- Middle East/North Africa
Without any formal announcement, President Mohamed Morsy ratified on Saturday a law that allows the government to appoint its loyalists to the Egyptian Trade Union Federation.
The law was ratified amid the political crisis that ensued after Morsy issued a constitutional declaration immunizing his decisions from judicial appeal and granting him absolute powers. More than 500 people have been injured in protests and clashes over the declaration since Friday, and a Muslim Brotherhood member was killed.
This is the first law to be decreed by Morsy following his 22 November declaration, which granted his decisions immunity against challenges.
According to the new law, the manpower minister, who is affiliated with the Muslim Brotherhood, may appoint workers who are members of the group in leadership positions that would become vacant in the ETUF, which has always been affiliated with the government.
The new law canceled Article 23, which allowed union membership without age limit. It also grants the minister the right to appoint board members of unions if the minimum required number of members is not attained for any reason, to fill the vacant seats on the board.
Labor activists fear the law paves the way for Brotherhood control of the federation.
The law also extends the session of the boards by six months.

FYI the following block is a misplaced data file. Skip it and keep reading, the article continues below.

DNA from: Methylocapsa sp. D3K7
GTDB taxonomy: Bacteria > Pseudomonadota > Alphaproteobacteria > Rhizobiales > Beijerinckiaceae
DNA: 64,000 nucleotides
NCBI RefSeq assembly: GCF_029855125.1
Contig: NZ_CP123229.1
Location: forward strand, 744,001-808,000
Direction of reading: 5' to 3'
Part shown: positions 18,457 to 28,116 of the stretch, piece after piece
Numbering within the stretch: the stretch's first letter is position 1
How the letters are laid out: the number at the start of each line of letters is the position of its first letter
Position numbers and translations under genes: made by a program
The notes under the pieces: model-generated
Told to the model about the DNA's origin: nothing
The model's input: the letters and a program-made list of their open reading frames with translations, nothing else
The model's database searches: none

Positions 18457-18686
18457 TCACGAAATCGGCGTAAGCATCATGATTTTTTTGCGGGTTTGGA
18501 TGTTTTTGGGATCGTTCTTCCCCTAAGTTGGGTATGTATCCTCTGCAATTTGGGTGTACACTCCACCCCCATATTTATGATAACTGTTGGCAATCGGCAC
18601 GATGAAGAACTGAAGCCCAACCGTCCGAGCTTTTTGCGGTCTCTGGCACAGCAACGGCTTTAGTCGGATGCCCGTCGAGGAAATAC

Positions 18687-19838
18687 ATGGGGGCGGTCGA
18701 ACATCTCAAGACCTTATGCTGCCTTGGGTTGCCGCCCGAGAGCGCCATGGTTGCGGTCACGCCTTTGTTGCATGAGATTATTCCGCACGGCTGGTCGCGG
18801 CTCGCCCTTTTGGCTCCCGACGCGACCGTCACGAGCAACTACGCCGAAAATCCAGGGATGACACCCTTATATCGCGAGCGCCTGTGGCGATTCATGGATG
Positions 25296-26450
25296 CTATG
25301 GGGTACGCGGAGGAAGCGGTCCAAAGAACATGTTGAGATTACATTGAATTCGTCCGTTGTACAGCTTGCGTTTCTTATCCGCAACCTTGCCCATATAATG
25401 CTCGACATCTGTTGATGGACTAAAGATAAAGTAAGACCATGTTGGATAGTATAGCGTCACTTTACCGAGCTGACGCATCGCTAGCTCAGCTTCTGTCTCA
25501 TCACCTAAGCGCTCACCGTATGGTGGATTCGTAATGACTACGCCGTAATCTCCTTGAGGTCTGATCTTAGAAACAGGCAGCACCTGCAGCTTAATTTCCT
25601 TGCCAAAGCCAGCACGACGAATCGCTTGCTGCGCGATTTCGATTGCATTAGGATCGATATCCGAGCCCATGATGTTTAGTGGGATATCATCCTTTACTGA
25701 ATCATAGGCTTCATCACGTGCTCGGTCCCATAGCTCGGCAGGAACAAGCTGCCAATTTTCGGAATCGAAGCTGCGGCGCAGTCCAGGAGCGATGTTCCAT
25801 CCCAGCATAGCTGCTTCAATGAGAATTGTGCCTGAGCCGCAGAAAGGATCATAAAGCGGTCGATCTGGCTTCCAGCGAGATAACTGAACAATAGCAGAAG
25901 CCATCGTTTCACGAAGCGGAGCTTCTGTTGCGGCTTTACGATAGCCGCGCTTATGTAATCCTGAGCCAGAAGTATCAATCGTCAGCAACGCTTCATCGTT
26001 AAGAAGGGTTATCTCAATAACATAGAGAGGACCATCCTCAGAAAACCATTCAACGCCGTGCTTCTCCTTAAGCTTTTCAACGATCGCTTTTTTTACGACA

State-controlled unions have monopolized the country’s trade union movement since 1957. However, the monopoly was weakened with the establishment of the first independent trade union in December 2008.
The 25 January revolution served to further dissolve this monopoly by giving workers the chance to establish independent unions.
But the ETUF still has a significant role in the country, since it represents about 2.5 million workers in 23 unions.
Ahmed Abdel Zaher, chairman of the ETUF, criticized amendments to the law.
The amendments, he said, violate international agreements Egypt had signed with the International Labor Organization, especially those related to trade unions’ freedom from governmental interventions.
Abdel Zaher told news website Sada al-Balad that Manpower Minister Khaled al-Azhary had introduced the amendments without consulting the ETUF.
Abdel Zaher said amendments to the law could prompt the ILO to blacklist Egypt as one of the states breaching trade union freedoms and allowing government intervention in labor affairs.
The head of the ETUF explained that the minister contradicted the ILO’s rules which do not specify an age for trade union members’ retirement. He argued that ILO’s director, Guy Ryder, is himself over 60, and added that the ILO prohibits government meddling in trade unions’ organizational affairs.
Kamal Abu Eita, head of the Egyptian Federation of Independent Trade Unions, said federation members would attend the Tuesday demonstrations to protest the new labor law, adding that they plan to confront the amendments with partial and all-out strikes.
Abu Eita told independent daily Youm7 that the president had gone too far on using his legislative powers. He added that Morsy’s decision won him and the Brotherhood new foes, arguing that amendments to the labor law seek to "Brotherhoodize" trade unions.